After fleeing war-torn regions and embarking on gruelling journeys, newly arrived refugees seeking sanctuary in Denmark will be ordered to hand over valuables over 10,000 kroner, in order to pay for their stay.
By James Franklin Whitehead
Under the new bill, which has been sharply criticised by the UN, EU and numerous human rights organisations, the Danish authorities will seize cash exceeding 10,000 kroner (1,340 euros, $1,450), or items of the same value, to finance asylum centres.
The confiscation policy is part of a broader immigration bill aimed at dissuading migrants from coming to Denmark. Other parts of the bill include the delay of family reunifications for refugees by up to three years, as well as the shortening of temporary residence permits.
Along with the tightening of it borders both with Germany and Sweden, Denmark’s reputation as an open and welcoming country is eroding.
“The proposals presented by the government are evidently aimed at conveying a message to make it ‘less attractive’ to seek asylum in Denmark, and is a deeply concerning response to humanitarian needs,” said a UN statement earlier this month, adding that the bill could “fuel fear and xenophobia”.
Danish Prime Minister Rasmussen had called it “the most misunderstood bill in Denmark’s history.” Integration Minster Inger Stojberg also defended the bill, stating that similar measures are in place for unemployed Danish citizens.
“With the change made now, you can in some instances see that asylum seekers are in a better position than people who have lived in Denmark their entire lives,” she told Ritzau news agency.
The comparison is a distortion. The people escaping Syria do so under the sounds of gunfire and violence, leaving behind former family homes reduced to burned-out concrete skeletons. One million people made it to Europe by sea, as thousands perished desperately trying to grasp at some sort of humane existence.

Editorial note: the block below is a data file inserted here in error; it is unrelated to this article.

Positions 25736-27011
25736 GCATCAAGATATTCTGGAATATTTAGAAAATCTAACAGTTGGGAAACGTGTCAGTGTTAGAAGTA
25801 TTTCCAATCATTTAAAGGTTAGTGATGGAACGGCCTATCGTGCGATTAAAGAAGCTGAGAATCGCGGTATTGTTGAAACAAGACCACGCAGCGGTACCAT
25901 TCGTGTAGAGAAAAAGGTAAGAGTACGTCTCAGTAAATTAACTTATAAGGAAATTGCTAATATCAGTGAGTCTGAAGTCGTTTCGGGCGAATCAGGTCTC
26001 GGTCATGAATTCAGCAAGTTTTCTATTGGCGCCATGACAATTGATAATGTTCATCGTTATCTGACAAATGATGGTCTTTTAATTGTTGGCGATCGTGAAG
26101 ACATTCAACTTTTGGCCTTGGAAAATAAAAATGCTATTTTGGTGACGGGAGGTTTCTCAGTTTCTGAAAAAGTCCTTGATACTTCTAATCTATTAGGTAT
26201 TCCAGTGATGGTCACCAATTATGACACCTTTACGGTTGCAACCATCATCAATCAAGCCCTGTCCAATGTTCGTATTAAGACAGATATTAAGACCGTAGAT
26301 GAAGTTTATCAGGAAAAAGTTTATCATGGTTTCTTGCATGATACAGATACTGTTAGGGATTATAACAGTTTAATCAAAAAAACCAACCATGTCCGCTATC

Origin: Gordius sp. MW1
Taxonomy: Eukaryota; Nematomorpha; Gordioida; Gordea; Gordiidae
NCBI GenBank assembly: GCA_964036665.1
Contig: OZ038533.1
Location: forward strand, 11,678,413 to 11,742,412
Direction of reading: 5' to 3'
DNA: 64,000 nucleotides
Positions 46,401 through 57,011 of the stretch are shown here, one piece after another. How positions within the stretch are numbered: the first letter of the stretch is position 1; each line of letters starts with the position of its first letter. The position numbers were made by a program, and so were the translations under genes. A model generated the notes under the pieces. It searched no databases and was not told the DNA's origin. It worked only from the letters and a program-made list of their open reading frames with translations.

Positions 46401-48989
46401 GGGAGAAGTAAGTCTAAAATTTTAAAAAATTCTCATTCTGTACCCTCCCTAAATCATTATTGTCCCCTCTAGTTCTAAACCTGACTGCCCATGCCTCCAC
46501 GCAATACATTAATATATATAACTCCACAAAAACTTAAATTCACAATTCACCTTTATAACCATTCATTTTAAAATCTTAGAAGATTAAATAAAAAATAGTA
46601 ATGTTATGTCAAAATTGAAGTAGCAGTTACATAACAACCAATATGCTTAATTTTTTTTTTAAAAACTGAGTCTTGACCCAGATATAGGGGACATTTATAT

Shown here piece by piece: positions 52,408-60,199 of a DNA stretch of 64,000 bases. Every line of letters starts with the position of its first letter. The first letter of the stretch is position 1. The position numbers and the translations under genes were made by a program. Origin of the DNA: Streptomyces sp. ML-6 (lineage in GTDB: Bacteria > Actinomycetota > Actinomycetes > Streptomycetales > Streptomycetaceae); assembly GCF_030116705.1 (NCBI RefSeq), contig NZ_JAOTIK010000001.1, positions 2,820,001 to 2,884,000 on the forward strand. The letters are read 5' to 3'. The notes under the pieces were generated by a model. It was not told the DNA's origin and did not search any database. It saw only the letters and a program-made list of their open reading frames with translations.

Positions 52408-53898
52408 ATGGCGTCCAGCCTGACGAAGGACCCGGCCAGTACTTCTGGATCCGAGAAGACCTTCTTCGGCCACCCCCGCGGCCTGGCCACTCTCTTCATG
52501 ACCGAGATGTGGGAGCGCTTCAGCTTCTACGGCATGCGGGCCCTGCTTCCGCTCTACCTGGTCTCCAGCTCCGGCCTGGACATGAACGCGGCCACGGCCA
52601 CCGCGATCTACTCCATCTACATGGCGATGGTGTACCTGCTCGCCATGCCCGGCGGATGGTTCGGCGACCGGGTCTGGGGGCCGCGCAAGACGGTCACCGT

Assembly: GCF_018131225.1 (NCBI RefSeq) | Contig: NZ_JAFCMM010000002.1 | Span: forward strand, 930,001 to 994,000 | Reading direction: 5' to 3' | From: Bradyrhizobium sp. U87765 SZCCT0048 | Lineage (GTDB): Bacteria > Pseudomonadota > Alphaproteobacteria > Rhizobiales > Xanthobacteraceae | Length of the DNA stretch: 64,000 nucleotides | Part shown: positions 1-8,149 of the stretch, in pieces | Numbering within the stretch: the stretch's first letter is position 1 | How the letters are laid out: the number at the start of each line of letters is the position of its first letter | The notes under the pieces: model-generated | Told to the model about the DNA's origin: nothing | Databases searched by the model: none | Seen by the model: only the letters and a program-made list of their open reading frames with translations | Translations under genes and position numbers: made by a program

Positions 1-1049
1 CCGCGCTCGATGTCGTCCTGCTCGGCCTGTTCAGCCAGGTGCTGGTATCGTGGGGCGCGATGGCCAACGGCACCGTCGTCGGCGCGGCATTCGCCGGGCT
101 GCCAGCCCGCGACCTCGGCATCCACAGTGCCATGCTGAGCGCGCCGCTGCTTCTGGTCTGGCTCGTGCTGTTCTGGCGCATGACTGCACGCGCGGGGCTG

The seizure of valuables is not for economic reasons; financing asylum centres is not an issue. The reason for the tightening restrictions on refugees is political. With 70 percent of Danes ranking immigration as the top political concern, the government knows this move will win them domestic political points.
The new Danish immigration bill is part of a wider failure of the European Union to deal with the largest refugee crisis since the end of World War II.
The European Union’s relocation scheme proposed last September – in which EU members were designated quotas to relocate 160,000 people escaping war-torn regions – is failing. As of the first week in January, just 212 refugees have been relocated – that’s 0.17% of what was proposed.
Borders across Europe which have been lying dormant for decades are up again; the reintroduction of national border controls in much of the EU, including France, Germany and Austria, places a large question mark over the future of the Schengen area.
Now the Danish government are set on squeezing refugees for what they have – their possessions, cash and chances of seeing family members any time soon. They’re confiscating people’s dignity.
All species migrate in search for food and shelter; for survival. Too often we neglected these fundamental needs for short-term political gains.
It’s a cold day in Denmark.
Denmark took in around 21,000 refugees last year – about 2 percent of the total that arrived in Europe – compared to 163,000 in Sweden and around 1.1 million in Germany, according to the Danish Refugee Council.
photo credits: Venstre, Henrik Bjerregrav